Seat track sensors (STS) are magnetic sensors that detect the position of the seat.
An inflatable curtain doesn’t sound like a life saving component, but it is. Volvo’s Inflatable Curtain is located in the headliner and stretches from the front windows to the rear windows. This air bag is designed to protect the heads of both front and rear passengers from side impacts. The inflatable curtains are not designed to inflate from a front or rear collision or a roll over.
The steering column has a pyrotechnical tensioner with a contact reel or clock spring. This single wire type contact reel design ensures the most reliable contact possible between air bag module and the crash sensor.
The SRS control module is located in the center console behind the parking brake. Volvo changed this location from under the seat in order to be centrally located.
The whiplash system is integrated into the front seats and is mechanical. This function reduces the risk of whiplash injuries in the event of a collision. The whiplash system includes specially designed hinges and brackets on the front seat back rests and head restraints designed to help absorb some of the energy generated in a collision from the rear. Any objects behind the seat could impede the function of the system.
On some Volvo models there is a rear compartment and child seats can be installed where children are between 50 and 88 lbs. and up to 55 inches tall. There are the three point seat belts and latches. There are also anchors on the back of the rear seat to strap down and hold booster seats or child seats.
Before touching the SRS system or any of its components, be sure you know what you are doing by reading the Volvo OEM SRS manual which is available from Volvo.
You should always switch the ignition off and disconnect the battery negative lead; then, before doing any work on the system, wait an additional ten minutes. Do not pound or hammer anywhere near the SRS crash sensor, for example, while under the car, if the ignition is on even if you are not working on the SRS system. Do not use an electrical welding unit on the car without disconnecting the battery negative lead. Not doing this could result in air bag deployment and possible injury. Do not under any circumstance use an ohmmeter or live electrical measurement instrument to measure resistance in the air bag seat tensioner or wiring while these components are connected, as this may cause them to activate.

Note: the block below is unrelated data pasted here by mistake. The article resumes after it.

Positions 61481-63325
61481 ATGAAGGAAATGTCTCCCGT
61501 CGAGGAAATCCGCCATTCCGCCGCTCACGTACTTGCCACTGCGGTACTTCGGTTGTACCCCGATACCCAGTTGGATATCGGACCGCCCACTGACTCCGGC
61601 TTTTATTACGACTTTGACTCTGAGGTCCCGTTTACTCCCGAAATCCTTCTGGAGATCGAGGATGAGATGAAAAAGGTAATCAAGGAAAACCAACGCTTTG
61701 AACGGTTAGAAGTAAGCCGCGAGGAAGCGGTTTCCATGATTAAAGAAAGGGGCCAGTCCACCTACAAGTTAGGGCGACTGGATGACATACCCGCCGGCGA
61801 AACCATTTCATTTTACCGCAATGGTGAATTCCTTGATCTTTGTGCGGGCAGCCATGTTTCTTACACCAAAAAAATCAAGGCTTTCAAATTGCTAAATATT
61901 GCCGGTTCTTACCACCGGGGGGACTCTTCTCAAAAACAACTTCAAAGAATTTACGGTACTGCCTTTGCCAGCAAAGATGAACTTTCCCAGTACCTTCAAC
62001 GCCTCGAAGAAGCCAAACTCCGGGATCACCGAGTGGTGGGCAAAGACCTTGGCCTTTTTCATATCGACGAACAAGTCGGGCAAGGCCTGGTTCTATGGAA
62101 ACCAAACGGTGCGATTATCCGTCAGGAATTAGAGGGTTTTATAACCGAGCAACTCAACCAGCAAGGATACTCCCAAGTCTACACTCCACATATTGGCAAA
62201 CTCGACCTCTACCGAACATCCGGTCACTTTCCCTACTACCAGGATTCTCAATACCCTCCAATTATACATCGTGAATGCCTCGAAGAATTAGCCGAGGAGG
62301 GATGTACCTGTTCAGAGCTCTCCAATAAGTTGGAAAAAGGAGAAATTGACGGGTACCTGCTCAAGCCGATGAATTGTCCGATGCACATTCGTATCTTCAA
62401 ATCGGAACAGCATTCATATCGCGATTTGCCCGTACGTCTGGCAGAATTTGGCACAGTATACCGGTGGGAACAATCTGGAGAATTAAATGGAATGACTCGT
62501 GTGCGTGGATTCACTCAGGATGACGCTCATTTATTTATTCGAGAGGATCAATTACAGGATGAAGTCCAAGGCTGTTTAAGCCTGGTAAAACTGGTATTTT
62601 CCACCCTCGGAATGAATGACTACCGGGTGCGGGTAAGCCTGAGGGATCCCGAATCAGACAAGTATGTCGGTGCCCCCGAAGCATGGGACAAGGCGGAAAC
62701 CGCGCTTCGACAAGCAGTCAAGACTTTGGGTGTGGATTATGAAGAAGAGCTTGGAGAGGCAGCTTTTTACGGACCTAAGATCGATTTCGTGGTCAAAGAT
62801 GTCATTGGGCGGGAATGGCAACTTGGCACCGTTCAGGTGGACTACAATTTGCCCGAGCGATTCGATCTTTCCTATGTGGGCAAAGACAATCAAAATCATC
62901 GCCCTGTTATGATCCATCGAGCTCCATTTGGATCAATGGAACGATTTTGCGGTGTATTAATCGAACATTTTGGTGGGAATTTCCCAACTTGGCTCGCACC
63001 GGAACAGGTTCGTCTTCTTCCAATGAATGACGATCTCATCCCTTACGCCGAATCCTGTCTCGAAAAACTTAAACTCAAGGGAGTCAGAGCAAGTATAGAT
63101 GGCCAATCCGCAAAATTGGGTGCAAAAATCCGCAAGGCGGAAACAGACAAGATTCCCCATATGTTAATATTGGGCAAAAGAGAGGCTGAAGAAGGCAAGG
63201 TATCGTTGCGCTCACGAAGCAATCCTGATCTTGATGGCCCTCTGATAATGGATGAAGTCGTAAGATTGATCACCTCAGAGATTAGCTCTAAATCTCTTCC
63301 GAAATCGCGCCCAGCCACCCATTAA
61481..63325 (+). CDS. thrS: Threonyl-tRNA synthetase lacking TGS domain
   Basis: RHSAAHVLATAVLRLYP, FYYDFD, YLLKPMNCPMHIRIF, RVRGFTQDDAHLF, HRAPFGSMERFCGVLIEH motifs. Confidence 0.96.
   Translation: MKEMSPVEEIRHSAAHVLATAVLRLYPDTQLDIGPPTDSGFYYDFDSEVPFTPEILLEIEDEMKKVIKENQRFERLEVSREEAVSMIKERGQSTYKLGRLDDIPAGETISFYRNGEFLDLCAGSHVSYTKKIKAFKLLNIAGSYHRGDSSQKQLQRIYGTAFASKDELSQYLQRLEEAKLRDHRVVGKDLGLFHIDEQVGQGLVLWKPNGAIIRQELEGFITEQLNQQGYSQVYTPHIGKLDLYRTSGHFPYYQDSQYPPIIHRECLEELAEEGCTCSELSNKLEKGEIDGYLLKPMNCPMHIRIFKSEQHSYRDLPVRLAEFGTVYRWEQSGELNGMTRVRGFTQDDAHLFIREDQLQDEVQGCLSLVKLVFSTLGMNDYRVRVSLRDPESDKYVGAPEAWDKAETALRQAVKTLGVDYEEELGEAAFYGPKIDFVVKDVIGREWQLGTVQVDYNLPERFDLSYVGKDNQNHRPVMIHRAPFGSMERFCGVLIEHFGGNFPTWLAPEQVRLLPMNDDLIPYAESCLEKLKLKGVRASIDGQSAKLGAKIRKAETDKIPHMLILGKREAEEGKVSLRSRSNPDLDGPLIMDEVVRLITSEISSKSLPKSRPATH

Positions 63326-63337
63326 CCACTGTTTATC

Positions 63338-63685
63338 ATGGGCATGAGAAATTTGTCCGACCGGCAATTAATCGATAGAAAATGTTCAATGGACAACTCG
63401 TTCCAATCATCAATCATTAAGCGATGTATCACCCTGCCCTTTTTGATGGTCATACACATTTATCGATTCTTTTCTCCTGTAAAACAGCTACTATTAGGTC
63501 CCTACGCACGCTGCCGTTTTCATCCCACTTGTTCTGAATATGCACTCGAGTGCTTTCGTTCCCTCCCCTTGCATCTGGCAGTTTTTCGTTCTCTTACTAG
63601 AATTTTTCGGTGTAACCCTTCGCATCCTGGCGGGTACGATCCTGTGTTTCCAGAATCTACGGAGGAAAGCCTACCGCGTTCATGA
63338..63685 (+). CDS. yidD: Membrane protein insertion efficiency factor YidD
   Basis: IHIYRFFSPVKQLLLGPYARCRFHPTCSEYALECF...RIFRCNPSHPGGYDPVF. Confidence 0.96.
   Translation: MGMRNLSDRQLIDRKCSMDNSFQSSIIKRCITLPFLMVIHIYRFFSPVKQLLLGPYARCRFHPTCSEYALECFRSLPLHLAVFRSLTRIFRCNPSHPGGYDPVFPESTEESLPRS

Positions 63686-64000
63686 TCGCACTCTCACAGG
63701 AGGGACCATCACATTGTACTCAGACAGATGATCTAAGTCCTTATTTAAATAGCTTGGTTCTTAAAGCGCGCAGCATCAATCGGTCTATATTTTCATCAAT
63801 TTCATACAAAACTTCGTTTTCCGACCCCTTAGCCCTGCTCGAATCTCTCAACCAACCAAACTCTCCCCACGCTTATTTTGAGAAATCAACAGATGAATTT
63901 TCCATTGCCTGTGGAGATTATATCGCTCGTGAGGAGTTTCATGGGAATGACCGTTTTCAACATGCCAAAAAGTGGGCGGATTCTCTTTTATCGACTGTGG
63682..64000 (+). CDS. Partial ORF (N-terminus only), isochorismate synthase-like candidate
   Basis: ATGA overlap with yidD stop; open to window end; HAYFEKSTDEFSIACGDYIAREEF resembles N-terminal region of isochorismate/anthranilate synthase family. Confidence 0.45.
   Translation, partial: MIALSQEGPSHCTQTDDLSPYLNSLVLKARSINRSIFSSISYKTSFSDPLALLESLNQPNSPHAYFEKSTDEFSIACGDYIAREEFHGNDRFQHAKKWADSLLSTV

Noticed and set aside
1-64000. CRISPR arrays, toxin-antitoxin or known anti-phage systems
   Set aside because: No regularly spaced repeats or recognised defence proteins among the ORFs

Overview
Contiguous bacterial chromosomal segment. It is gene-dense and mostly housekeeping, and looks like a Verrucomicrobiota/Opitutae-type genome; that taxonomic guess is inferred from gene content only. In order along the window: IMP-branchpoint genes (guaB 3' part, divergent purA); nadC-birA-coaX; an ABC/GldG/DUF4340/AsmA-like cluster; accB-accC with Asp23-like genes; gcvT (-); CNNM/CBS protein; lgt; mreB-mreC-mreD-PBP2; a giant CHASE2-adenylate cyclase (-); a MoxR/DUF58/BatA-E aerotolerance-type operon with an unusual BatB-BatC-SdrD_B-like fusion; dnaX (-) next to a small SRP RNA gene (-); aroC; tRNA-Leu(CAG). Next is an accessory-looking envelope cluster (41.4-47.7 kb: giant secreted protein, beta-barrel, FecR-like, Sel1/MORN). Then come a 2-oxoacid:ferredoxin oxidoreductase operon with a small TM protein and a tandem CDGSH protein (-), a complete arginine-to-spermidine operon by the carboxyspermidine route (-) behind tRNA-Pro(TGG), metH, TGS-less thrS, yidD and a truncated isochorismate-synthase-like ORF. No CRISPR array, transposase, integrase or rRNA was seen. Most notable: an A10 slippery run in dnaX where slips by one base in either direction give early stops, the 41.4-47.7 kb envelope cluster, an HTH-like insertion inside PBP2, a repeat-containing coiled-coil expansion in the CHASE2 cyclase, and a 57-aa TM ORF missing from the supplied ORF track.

If the SRS light stays on while driving, there is an issue with the system and the vehicle will need to be diagnosed. If the light is on the system will not work correctly and needs to be addressed sooner than later for occupants safety. This must be done by a qualified workshop due to the pyrotechnical SRS components.
Checking mechanical components such as seat belt and whiplash unit in seat
Check to see if the seat belt extends and retracts properly. Pull the belt out and hold, then jerk the belt repeatedly to make sure it locks correctly. Make sure the seat belt buckle opens and closes correctly.
Checking a seat for whiplash, move the seat forward and tilt back up with controls. Remove the side panel and press the catch for the seat belt end to remove the belt. Take off the protective panel. On the side of the seat check that the rod has no play. If there is play in the unit or visible space, both sides need to be replaced with new units.
Precautions when servicing SRS system
Never apply power to SRS if the collision sensor is not mounted on the vehicle.
Never make any measurements on air bags or seat belt tensioners. A process of elimination will determine fault by using tool resistor 9988695.
Wiring repairs should never be done on the wire harness of an SRS system.
When handling air bags always have the trim cover facing away from your body.
Always wear safety goggles and gloves when handling a deployed bag or seat belt tensioner because it might have sodium hydroxide deposits that could irritate the skin.
Make sure to tighten all components and brackets to correct tightening specifications.
Never use a meter to check air bags or seat belt tensioners since the electrical stimulation might cause them to deploy.